China sends delegates to voting analysis meeting on wireless encryption standard
Peoples Daily Online June 9, 2006 China sent a group of 10 delegates on Tuesday to Prague for a resolution analysis meeting on the wireless encryption standard concerning the Chinese WAPI and American 11i....China would make a 100 percent effort even if there is only a one percent chance that WAPI would win...."The monopoly force from the American standard maker IEEE failed WAPI in the voting process," said Huang. ...Full Story


China's WAPI Not Going Down Without Fight
CIO Today May 31, 2006 Chinese backers of the rejected WLAN Authentication and Privacy Infrastructure (WAPI) wireless security protocol have accused rivals of unethical behavior in a last-ditch attempt to revive their standardization hopes. The semiofficial China Broadband Wireless IP Standards Working Group (BWIPS) singled out the Institute of Electrical and Electronics Engineers (IEEE), accusing the group of acting improperly during the international standardization process. "IEEE has committed unethical and unjust activities trying to destroy WAPI by every means," it said. ...Full Story


China appeals to ISO against Intel-dominated wireless encryption standard
Xinhua News Service June 1, 2006 China has appealed to the International Standard Organization (ISO) against American chipmaker Intel's domination on encryption standard for wireless local area network (WLAN) equipment.... The China BWIPS said in a statement available to Xinhua that it has collected 49 pieces of evidence proving its case against IEEE. "The serious violations are rare in ISO's standardization history," said the statement, adding that IEEE "unjustly" and "unfairly" violated ISO rules which misled many national bodies that voted on the new international standard. ...Full Story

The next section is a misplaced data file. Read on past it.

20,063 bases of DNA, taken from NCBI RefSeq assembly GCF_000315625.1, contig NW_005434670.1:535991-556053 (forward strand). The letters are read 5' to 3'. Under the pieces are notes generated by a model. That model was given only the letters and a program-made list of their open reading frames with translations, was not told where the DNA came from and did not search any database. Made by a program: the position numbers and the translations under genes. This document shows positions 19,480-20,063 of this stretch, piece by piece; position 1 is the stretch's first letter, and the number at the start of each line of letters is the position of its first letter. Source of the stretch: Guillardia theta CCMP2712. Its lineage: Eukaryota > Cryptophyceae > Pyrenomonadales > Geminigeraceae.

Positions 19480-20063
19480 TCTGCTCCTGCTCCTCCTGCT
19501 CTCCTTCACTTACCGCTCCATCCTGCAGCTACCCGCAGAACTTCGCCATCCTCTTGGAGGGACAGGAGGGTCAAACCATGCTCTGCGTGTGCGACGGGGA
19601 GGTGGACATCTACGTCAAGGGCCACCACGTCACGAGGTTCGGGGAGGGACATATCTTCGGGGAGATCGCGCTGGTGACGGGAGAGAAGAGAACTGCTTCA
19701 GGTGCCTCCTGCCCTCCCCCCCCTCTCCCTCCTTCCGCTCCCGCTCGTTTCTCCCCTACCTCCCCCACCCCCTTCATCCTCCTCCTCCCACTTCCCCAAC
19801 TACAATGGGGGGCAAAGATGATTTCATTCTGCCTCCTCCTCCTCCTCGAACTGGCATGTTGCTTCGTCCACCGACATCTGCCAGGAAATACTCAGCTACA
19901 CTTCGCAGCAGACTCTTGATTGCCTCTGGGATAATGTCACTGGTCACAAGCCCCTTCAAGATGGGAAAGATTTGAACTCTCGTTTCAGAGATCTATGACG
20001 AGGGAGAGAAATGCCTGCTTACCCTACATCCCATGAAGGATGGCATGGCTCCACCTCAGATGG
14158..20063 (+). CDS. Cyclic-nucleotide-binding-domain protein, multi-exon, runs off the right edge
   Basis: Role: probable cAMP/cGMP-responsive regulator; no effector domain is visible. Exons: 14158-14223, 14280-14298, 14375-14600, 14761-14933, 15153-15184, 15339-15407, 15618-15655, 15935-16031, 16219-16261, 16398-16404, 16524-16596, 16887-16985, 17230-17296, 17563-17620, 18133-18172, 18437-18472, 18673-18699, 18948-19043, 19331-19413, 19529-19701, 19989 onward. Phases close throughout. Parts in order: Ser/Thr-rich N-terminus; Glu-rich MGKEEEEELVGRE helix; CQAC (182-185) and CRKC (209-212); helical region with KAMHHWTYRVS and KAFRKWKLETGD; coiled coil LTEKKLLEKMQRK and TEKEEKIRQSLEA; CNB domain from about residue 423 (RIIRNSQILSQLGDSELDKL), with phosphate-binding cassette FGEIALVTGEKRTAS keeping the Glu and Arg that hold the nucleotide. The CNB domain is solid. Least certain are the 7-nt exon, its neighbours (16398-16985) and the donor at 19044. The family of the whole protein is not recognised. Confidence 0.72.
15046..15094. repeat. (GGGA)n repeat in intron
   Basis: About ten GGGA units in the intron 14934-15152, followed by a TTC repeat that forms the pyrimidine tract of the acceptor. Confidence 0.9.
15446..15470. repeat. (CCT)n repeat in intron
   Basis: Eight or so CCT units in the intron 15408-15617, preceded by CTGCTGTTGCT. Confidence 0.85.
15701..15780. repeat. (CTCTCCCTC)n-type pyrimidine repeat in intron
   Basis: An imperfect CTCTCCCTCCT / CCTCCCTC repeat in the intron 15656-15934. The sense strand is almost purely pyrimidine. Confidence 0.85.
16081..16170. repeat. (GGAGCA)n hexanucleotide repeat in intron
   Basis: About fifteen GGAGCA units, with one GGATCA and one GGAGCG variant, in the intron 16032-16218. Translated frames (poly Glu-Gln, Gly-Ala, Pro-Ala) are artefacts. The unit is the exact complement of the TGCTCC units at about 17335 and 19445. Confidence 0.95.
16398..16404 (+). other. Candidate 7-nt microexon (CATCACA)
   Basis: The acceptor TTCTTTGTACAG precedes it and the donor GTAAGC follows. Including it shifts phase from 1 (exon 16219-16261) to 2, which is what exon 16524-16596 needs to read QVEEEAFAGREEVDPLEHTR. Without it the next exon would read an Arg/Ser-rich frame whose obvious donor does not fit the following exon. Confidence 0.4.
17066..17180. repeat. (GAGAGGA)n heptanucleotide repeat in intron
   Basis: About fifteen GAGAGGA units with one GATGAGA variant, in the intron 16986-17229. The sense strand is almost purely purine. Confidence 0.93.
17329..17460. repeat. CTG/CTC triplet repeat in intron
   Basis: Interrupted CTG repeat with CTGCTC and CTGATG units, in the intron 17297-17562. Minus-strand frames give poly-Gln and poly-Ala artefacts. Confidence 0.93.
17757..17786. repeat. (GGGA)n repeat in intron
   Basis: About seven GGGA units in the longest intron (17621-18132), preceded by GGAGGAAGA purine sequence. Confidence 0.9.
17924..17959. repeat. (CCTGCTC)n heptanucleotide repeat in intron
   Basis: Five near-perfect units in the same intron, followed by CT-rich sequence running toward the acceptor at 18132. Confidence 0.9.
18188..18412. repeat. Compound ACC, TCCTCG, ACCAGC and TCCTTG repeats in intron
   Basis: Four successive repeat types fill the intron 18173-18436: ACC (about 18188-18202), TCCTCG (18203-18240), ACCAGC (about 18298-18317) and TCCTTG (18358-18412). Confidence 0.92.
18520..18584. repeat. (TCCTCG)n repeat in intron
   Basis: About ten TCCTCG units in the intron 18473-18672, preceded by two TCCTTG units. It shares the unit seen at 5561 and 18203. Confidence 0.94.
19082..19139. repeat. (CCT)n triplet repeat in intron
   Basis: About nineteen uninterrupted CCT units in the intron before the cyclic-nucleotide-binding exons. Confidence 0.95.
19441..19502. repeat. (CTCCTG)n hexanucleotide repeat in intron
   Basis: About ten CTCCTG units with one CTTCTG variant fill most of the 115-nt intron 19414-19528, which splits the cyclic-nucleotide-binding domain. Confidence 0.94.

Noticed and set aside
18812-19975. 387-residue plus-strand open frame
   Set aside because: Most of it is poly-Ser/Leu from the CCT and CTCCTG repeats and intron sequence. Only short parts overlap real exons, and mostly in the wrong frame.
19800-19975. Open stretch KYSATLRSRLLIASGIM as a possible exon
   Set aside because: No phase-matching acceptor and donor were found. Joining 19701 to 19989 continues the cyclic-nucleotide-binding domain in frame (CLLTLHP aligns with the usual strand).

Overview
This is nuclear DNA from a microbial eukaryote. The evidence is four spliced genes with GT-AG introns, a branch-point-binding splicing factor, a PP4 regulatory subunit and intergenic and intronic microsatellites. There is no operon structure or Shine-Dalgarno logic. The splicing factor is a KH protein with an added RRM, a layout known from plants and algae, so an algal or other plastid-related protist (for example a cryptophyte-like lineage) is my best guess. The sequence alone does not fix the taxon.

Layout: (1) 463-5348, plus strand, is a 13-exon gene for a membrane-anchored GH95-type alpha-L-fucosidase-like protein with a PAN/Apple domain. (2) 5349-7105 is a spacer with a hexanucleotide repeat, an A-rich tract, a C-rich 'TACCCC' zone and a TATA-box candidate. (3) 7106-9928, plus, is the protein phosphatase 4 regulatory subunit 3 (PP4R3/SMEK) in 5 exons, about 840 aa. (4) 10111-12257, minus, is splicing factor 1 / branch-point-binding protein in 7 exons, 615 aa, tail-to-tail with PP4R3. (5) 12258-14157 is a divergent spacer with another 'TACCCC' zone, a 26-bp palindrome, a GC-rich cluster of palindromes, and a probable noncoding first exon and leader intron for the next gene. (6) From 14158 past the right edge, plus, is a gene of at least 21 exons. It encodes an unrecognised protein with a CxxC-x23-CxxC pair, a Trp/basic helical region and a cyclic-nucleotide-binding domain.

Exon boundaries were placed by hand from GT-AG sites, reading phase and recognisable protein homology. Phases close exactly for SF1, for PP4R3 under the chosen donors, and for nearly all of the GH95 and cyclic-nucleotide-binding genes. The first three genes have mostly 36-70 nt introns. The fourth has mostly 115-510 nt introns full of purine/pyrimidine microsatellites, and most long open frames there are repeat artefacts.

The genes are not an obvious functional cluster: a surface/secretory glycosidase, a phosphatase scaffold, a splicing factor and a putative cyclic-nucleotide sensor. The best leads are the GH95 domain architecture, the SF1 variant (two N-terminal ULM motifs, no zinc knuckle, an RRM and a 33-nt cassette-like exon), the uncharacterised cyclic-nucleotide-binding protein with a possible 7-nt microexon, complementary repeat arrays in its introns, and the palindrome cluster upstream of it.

China Fights For Its Wireless Standard Against Intel-Backed 802.11i
Elena Malykhina
InformationWeek June 4, 2006 Chinese officials say the approval process for a wireless security standard was unfairly stacked against its WAPI. It could be the start of more such disputes....Disagreements around standards are likely to become more common as China asserts its influence as a buyer and maker of technology and looks to give its electronics manufacturers any advantage that may be had with homegrown standards. ...Full Story


Chinese WAPI delegation calls for diplomatic support after "unfair treatment"
Xinhua News Agency
Peoples Daily Online June 10, 2006 A Chinese delegation representing a China-made version of a networking technology has called for diplomatic support after quitting an ongoing international meeting in Prague due to "unfair treatment." "It has become necessary for the Chinese government to give diplomatic support to the home-grown WAPI technology," the delegation said on Thursday through an e-mail to Xinhua. ...Full Story


China and the art of (standards) war
China walks out of meeting to resolve bitter feud over world wireless encryption standard
The Age/Melbourne June 11, 2006 An international dispute over a wireless computing standard took a bitter turn this past week with the Chinese delegation walking out of a global meeting to discuss the technology.... "In this extremely unfair atmosphere, it is meaningless for the Chinese delegation to continue attending the meeting," the Standardization Administration of China delegation said in a statement carried by the official Xinhua News Agency....Steve Mills, the chairman of the IEEE Standards Association Standards Board, said in a statement, China "has lost another valuable opportunity to constructively discuss the technical merits of the two security amendments." Instead, Mills said, China continued "to focus its attention on complaints about the balloting process." ...Full Story


Better late than never: This article is actually over a month old, but I didn't run across it until now. It remains timely, and I'm including it now because it's one of the most thorough popular press reviews that I've seen of the commercial issues surrounding China's drive to develop and deploy its own ITC standards. The article that follows it provides an update on another